Tips for Riding your Roadster

Tips for Riding your Roadster

By Julian Ilich, Co-founder of Tiller Rides


Whether you’ve been riding bikes for years, or the Roadster is your first foray into two-wheeled transport, there can be an adjustment to riding an eBike for the first time.  While it is similar in many ways to a traditional push bike, the added oomph of the motor and battery can make riding an eBike a different experience.  

Since I’ve been riding Roadsters (and all its prototypes) for a while now, I’ve had time to discover the little things, or not-so-obvious-things, that make riding the Roadster more enjoyable.  This article will cover all my tips for riding a Roadster. 


Read more, The Hurtfree Dozen: 12 Ways to Ride eBikes Safely in your City


Finding the Right Seat Height.

To kick things off, it's worth ensuring you have the seat at the right height. 

Seat height on a bike is a funny one - too high and you can topple over, but too low and your legs bend too much, making it feel awkward to ride. It's normal to want your seat a little lower at the beginning, but once you get more confident riding your Roadster we recommend moving the seat up. 

Ideally, you are aiming for your leg to be fully extended when the pedal is in its lowest position. To check this you can sit on the seat and straddle the bike; your toes should be able to touch the ground, with your heel lifted about 60 degrees. 

If you prefer the security of a flat foot on the ground when stationary, I have known riders that slide off the seat when stopped so they can stand securely - best of both worlds! 

 


Changing Gears 

You have probably noticed that it is easier to change to higher gears than lower gears; you aren’t doing anything wrong - this is just the way the internal gearbox is designed. To make it easier to change down the gears (for example, 5 to 3) just back off your pressure on the pedals while you twist the gear shifter.

Compared to a pushbike, riding up hills on a Roadster is different. On a pushbike, you generally use a low gear that allows you to pedal fast and make a bit of power. On the Roadster however, the power assistance is based on the pressure on the pedals, meaning if you spin your pedals fast you won’t get much power assistance. 

Therefore, I ride up hills in a gear or two higher than I would on a normal bike - for example I ride up most hills in gears 3 and 4, leaving gear 1 and 2 for the really steep hills or when going really slow.


Balancing Assist Levels

Another thing you may be wondering about is why you sometimes find it hard to ride up a hill just after you have rolled down the previous one. This happens because the assist only kicks in once you get back down below 25km/hr (the legal speed limit), and the last hill likely pushed you over this speed limit.  What I do in this situation is roll up the hill a little while pedalling gently until the bike slows down enough that I can feel the power come back on - then you just ride normally.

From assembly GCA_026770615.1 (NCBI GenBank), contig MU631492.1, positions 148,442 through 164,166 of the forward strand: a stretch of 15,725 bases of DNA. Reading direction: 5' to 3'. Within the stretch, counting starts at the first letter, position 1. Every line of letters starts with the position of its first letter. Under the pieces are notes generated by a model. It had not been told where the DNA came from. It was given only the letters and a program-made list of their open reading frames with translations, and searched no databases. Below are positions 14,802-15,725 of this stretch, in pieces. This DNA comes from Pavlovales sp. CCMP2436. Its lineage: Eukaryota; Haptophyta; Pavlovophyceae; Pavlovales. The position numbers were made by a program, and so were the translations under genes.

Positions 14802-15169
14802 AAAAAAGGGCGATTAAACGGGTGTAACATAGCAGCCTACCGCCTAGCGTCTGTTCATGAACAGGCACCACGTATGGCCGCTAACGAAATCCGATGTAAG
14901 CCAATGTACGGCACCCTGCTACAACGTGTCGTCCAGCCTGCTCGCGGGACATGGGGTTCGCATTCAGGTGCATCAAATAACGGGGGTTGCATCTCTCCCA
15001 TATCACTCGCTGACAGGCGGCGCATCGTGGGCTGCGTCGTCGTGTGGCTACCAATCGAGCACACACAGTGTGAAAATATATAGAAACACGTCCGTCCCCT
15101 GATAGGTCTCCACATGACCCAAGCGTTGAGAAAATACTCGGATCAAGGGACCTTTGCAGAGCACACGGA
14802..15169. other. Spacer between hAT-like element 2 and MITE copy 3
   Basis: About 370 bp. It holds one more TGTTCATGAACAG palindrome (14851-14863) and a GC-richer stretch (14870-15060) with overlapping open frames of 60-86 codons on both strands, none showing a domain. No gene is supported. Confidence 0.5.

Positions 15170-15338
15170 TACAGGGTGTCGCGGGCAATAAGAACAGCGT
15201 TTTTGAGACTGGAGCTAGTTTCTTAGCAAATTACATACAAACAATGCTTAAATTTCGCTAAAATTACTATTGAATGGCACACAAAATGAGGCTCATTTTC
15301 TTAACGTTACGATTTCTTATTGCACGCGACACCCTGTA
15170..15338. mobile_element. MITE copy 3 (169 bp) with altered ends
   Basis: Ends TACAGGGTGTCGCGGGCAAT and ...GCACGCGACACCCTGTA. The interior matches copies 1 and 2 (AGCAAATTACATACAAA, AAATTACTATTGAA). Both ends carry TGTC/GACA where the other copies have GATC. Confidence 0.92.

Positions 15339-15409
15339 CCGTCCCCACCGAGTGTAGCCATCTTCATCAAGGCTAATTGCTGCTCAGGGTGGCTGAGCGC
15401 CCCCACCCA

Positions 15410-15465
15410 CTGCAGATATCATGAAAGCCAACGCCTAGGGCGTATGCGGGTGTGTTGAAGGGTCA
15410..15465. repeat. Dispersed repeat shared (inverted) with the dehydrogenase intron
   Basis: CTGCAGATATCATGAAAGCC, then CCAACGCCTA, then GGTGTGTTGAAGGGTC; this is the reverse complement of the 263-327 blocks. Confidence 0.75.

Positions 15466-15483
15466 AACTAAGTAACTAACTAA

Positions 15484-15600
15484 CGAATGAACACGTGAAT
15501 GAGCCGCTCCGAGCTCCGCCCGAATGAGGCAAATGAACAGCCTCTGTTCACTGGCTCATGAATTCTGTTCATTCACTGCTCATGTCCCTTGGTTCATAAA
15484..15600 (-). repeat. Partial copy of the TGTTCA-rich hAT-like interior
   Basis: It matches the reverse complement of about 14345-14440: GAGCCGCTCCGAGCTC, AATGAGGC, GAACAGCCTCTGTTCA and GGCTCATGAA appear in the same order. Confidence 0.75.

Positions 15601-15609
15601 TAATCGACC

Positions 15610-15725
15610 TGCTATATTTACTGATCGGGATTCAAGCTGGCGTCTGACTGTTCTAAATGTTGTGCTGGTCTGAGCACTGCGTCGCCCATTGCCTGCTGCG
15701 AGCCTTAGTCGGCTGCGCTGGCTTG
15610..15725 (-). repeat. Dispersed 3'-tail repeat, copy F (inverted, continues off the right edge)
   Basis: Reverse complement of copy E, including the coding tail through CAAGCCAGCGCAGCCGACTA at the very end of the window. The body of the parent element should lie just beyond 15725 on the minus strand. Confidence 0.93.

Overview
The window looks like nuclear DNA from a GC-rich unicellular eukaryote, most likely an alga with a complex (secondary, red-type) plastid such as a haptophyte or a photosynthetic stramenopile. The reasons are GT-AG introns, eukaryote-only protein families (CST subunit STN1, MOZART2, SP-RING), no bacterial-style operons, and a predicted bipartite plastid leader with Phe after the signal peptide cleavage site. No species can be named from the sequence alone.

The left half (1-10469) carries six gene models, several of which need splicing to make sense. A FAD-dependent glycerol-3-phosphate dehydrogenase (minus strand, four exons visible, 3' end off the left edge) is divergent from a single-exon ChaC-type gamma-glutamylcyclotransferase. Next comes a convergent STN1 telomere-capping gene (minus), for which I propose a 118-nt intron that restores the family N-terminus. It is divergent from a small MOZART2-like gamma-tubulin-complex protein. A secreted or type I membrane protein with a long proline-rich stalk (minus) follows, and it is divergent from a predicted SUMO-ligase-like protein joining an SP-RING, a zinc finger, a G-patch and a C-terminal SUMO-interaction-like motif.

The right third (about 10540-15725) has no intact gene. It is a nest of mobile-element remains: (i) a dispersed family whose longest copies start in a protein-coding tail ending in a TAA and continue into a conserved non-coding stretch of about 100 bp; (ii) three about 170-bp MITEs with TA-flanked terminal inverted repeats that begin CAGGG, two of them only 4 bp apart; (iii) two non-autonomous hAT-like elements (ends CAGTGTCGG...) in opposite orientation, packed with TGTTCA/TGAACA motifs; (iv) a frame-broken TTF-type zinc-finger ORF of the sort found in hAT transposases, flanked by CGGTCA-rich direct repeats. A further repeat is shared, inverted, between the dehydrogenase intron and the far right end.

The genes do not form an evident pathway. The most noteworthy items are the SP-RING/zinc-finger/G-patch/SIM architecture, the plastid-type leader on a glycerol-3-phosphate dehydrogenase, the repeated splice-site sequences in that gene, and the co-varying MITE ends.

The Roadster is my car replacement, so I’m often buzzing around at 25km/hr in full assist; however, there are times when I don’t want that extra boost.  For example, when approaching tight corners - such as the narrow chicanes at the North Fremantle train line crossing -  I back it off to level 1 for more control.  I also do this when riding along a busy path where people and/or bikes are moving in their own ways.  While it is possible to use full assist in both scenarios, I find there is a little less controlled and prefer to ease off the assist level. 


Using the Front Light as my Flashlight

Another little trick I often use when I ride home and it's dark outside is to park the Roadster and leave the light in the ON position until I open the door and get inside. I then either arm the bike from the Tiller App on my phone or leave it to Self Arm in 5 minutes, which will automatically turn the lights off. Of course, we don’t recommend using Self Arm unless you have no fear of theft for those 5 minutes.. 


Using the Quicktether Cable Lock when you don’t have anything to latch it to. 

Ducking into a shop and there aren’t any poles around?  One handy trick is you can reach the Quicktether Cable Lock through the rear wheel and back into the lock.  (I find this works perfect for the fish and chips pickup.)


Charging your Phone on the Roadster

Lastly, we often get asked how long the cable should be for charging the phone. We have found that 300mm (30cm) is a great length as it allows the handlebars to turn without pulling the cable tight. USB-C cables are sold at Officeworks, JB Hi-Fi, and most tech/office stores.  If you are going to use the cable a lot you may consider permanently attaching it to the stem riser to minimise the chance of getting caught on the cable. 

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Well that’s all the tips I have for you so far. If you have any more suggestions you think we should share with other Riders who have just got their Roadster, please let us know at ahoy@tillerrides.com.

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